How to write a motorcycle accident report

  • August 16, 2021

On Monday, an Uber driver in New York was found guilty of killing a passenger on his motorcycle. 

 The trial of Anthony Schlosser, 35, ended in a hung jury on Tuesday, but the verdict was overturned by the judge on Wednesday, with the jury deadlocked on the question of whether the driver’s actions were reasonable.

 It was also revealed on Tuesday that Uber’s internal review of the accident had determined that the driver had engaged in “unreasonable” conduct, including driving too fast, speeding, ignoring traffic signs, and failing to use lights.

The crash happened on New Year’s Day in 2016, when Schlossers car was stopped by a woman driving a minivan, and when the woman pulled out her cellphone to call 911.

Uber said that the woman had been travelling in the wrong direction on the highway, and that Schlosses car hit her as she tried to cross a red light.

Schlosser was not charged with murder, but prosecutors argued that the case should be treated as manslaughter, and argued that Uber should be held responsible for the consequences of his actions.

“Uber’s decision to not seek liability is wrong, but it’s also wrong for Uber to do the wrong thing and leave a rider dead,” said Brooklyn District Attorney Cyrus Vance.

A trial for Uber’s driver, Anthony Schlosser, in the New York City fatal crash involving a motorcycle rider. “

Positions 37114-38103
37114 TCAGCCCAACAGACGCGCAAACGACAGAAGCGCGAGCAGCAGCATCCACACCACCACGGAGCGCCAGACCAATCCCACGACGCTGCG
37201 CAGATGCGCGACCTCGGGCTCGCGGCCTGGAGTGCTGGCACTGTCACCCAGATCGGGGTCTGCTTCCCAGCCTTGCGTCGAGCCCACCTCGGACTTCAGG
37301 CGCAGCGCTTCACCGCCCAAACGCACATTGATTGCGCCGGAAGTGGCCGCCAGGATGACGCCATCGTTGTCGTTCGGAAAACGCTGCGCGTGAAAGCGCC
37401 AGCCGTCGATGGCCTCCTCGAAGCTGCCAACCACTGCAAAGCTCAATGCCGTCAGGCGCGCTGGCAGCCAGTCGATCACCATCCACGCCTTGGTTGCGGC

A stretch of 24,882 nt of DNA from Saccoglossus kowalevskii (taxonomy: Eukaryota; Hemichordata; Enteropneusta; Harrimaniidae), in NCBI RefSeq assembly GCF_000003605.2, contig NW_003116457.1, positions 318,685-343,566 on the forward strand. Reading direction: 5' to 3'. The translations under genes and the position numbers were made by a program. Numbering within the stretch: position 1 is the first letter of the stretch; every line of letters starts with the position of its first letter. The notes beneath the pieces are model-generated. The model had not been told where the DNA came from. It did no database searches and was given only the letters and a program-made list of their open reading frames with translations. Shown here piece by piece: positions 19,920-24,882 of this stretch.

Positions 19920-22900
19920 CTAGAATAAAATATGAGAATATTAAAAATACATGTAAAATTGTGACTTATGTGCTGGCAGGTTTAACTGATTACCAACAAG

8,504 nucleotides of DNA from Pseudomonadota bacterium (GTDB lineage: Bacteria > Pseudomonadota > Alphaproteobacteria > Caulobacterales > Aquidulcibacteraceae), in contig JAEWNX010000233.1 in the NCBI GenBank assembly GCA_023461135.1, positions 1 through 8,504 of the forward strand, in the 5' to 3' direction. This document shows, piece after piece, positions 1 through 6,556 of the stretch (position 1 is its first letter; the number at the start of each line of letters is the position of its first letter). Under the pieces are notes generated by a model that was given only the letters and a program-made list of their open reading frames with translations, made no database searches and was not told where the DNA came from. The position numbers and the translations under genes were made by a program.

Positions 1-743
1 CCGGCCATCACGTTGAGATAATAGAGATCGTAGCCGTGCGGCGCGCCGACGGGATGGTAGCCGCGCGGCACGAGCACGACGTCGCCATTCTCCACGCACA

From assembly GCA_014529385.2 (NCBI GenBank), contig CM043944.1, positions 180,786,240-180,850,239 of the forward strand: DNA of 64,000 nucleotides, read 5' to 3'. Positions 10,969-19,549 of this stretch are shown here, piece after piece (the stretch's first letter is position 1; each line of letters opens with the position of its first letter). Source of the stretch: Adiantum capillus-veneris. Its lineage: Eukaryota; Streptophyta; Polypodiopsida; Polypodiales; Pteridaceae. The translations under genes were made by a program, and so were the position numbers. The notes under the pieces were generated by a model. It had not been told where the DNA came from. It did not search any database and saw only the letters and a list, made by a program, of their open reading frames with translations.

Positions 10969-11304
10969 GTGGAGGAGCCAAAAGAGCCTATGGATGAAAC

This verdict sends a clear message that a driver’s death cannot be tolerated, and Uber should immediately reverse its decision to take action against Anthony Schlosler,” Vance added.

A trial for Uber’s driver, Anthony Schlosser, in the New York City fatal crash involving a motorcycle rider.

In response to the verdict, Uber’s president of US operations, George Barra, said in a statement: “I’m deeply disappointed in the court’s decision.

We’ve already addressed the issues raised in the trial, and we’re confident that Uber will continue to work closely with the district attorney’s office to defend our riders, drivers and drivers’ families in the months ahead.

Uber continues to make changes to improve safety for our riders and drivers, and our drivers will continue in the streets to continue making the roads safer for everyone.”

Uber’s safety team will continue reviewing the trial to determine whether there are any further legal options for the company.

Read more: The trial also heard that Schlosers insurance company was negligent in the accident, with its insurer paying $2.5m (£1.8m) in claims for damage to Schloss’s car and for the loss of his medical insurance.

At the time of the crash, Uber had just been acquired by a company called Lyft, which is owned by ride-hailing giant Lyft.

Both companies have since started raising money to fund their own investigations into the crash.

More: Uber was fined $500,000 for violating California’s vehicle insurance law by not having a driver in the vehicle at the time it hit the motorcycle, but did not have any drivers in the truck at the crash site.

As part of the settlement, Uber agreed to conduct a new safety investigation of its drivers, but that process will be delayed until next year.

Following the verdict in the Schlossler case, Uber issued a statement that said: “We have long said that we will work with the police to identify the people who committed the accident and ensure that Uber drivers receive the appropriate compensation.